The north-south divide in London bears a remarkable resemblance to the overall picture of England, with the north-west being affected far more often than the south-east and south-west.
But although south London has more than half the worst area cases – Bexley's infection rate is 62 compared to Richmond's 140 – London is likely to be treated as a region if new restrictions are considered.
Rules such as a ban on mingling with friends and family, closings of pubs or gyms would be introduced across the city to avoid confusion.
And the latter rule could be implemented as early as this week, according to London Mayor Sadiq Khan, who said it was inevitable that the capital would pass a "trigger point" in the "next few days" to get into the higher tier 2 coronavirus -Restrictions to enter.
There is no official specific threshold that determines the extent of the restrictions in each area, with ministers having the final say in each case regardless of the thoughts of local leaders.
However, various reports suggest that Tier 2 will be triggered, or at least considered, when cases go above 100 per 100,000 people. The most severe level, "very high" Tier 3, would occur if Tier 2 measures failed to reduce transmission.
Boris Johnson stepped back from immediately admitting the capital to Tier 2 when he unveiled the nation's new three-tier lockdown system, which goes into effect today.
This would put London at the bottom end of the scale with most of the nation, meaning no new restrictions would be imposed immediately and the 6pm rule and 10pm curfew would remain in place.
But Mr Khan said on Tuesday that the entire city will have to move to "high" in the coming days.
He told Sky News, “In our city … the average for the past seven days is 90 per 100,000. All of the indicators I have, hospital admissions, intensive care unit occupancy, the number of elderly people with cases, the prevalence of the disease, and the positivity are all going in the wrong direction.
"That said, I'm afraid it is inevitable that London has crossed a stage two trigger over the next few days."
Regarding city-wide restrictions, Mr. Khan said, “We really want to become one because we can see the complexity and confusion caused by some districts with additional restrictions and other districts with fewer restrictions.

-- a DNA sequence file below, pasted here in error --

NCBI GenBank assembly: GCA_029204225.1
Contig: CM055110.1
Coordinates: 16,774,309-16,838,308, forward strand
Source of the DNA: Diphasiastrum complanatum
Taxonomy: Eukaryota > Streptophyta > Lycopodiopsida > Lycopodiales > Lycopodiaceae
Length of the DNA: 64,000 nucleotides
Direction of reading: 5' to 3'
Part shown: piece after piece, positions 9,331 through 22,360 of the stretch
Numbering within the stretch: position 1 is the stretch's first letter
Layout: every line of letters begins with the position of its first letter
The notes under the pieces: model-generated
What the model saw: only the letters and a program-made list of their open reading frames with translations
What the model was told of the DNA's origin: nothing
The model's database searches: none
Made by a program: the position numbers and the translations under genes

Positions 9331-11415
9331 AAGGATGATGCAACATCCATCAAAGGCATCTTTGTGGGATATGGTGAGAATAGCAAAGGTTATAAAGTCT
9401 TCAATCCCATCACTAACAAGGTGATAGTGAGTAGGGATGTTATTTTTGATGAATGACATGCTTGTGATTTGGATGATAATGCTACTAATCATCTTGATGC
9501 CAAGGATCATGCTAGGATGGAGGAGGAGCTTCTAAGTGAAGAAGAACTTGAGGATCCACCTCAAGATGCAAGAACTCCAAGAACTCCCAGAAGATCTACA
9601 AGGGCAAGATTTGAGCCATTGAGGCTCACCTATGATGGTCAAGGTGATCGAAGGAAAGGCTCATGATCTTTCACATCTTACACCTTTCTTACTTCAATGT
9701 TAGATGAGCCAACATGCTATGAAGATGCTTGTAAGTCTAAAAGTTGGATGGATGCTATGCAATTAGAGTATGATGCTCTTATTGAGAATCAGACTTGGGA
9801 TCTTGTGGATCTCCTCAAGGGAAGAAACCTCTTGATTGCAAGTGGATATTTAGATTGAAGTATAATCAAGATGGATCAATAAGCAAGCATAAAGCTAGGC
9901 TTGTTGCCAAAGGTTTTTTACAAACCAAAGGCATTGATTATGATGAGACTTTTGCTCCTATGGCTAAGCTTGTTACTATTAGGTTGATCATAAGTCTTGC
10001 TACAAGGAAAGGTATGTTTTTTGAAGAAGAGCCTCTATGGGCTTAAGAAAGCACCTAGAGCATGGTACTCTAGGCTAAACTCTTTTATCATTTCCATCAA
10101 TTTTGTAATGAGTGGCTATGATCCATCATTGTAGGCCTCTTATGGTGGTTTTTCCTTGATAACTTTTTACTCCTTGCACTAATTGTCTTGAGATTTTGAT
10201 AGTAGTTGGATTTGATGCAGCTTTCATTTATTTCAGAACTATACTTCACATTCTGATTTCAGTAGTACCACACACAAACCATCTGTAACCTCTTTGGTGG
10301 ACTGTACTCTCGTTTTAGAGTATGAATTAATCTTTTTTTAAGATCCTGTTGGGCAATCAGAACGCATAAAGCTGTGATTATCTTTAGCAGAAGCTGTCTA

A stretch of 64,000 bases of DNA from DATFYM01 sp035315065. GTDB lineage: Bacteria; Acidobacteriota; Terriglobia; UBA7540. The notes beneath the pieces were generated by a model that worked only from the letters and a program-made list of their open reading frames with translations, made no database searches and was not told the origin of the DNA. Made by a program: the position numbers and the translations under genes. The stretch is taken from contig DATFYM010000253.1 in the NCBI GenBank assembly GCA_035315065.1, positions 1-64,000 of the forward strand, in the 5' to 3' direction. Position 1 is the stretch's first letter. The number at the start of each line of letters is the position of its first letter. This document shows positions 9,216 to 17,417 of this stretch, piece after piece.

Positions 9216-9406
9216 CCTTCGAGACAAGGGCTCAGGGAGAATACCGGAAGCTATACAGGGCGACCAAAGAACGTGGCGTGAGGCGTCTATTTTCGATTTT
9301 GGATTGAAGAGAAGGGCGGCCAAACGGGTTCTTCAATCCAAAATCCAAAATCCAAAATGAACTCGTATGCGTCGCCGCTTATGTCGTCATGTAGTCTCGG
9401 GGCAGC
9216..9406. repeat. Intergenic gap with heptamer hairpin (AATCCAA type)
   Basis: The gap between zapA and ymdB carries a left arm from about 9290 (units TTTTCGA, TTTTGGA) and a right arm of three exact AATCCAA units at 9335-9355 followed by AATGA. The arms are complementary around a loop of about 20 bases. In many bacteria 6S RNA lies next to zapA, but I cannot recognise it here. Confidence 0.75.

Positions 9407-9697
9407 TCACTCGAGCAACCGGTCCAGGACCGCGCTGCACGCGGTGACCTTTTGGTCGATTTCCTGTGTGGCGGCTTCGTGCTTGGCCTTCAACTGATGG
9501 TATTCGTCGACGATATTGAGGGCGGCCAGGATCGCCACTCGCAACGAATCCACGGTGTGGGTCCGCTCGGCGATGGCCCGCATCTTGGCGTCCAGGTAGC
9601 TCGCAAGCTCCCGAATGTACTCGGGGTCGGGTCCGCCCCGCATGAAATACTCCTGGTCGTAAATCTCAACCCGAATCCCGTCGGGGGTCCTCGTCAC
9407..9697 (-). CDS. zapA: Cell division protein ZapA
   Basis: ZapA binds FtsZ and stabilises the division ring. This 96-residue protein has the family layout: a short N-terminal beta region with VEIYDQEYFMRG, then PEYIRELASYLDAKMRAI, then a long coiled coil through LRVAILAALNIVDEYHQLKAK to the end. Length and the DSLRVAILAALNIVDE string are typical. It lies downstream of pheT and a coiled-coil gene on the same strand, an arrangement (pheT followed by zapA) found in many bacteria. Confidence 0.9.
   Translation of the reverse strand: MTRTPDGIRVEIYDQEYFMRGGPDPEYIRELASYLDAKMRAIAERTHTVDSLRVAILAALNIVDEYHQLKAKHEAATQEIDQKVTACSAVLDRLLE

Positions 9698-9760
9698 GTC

"A lot of Londoners work in one part of the city, live in another part of the city, study in another part of the city, go to a restaurant in another part of the city, so we're really interested in going as a city."
Government data shows that while hospitalization rates in London for Covid-19 are higher than in summer, they are nowhere near as high as in spring.
An average of 44 people are admitted to hospitals across London every day. This compared to lows of five in early August and nearly 750 in early April.
It suggests London will not be ranked Tier 2 as other parts of England with high infection rates have escaped stricter restrictions because their hospitalization is not at the breaking point.
Once approvals rise, it appears that cases are on the rise in those over 60, which is cause for concern. This was explained by Professor Chris Whitty at the briefing on Downing Street on Monday evening.
Nottingham, which had the highest infection rate several days before the tiered strategy was announced, was spared Tier 3 because "hospitals are not full" and "most cases are among younger people," suggested David Mellen, chairman of Nottingham City Council.
Cases are increasing in London, but this only appears to be the case in younger populations based on hospital data
An average of 44 people are admitted to hospitals across London every day. This compared to lows of five in early August and nearly 750 in early April
What are the three tires?
TIER 1 / MEDIUM: This applies to areas where national restrictions still exist.
- You are not allowed to socialize in groups larger than 6 people inside or outside
- Certain companies need to ensure that customers only consume food and drink while seated and close between 10 p.m. and 5 a.m.
- Companies and venues that sell groceries for consumption off-site can do so after 10 p.m. as long as it is a take-out service
- Places of worship remain open, subject to the rule of 6
- Weddings and funerals can be held with restrictions on the number of participants
- Exercise classes and organized sports can still take place outdoors or indoors with rule 6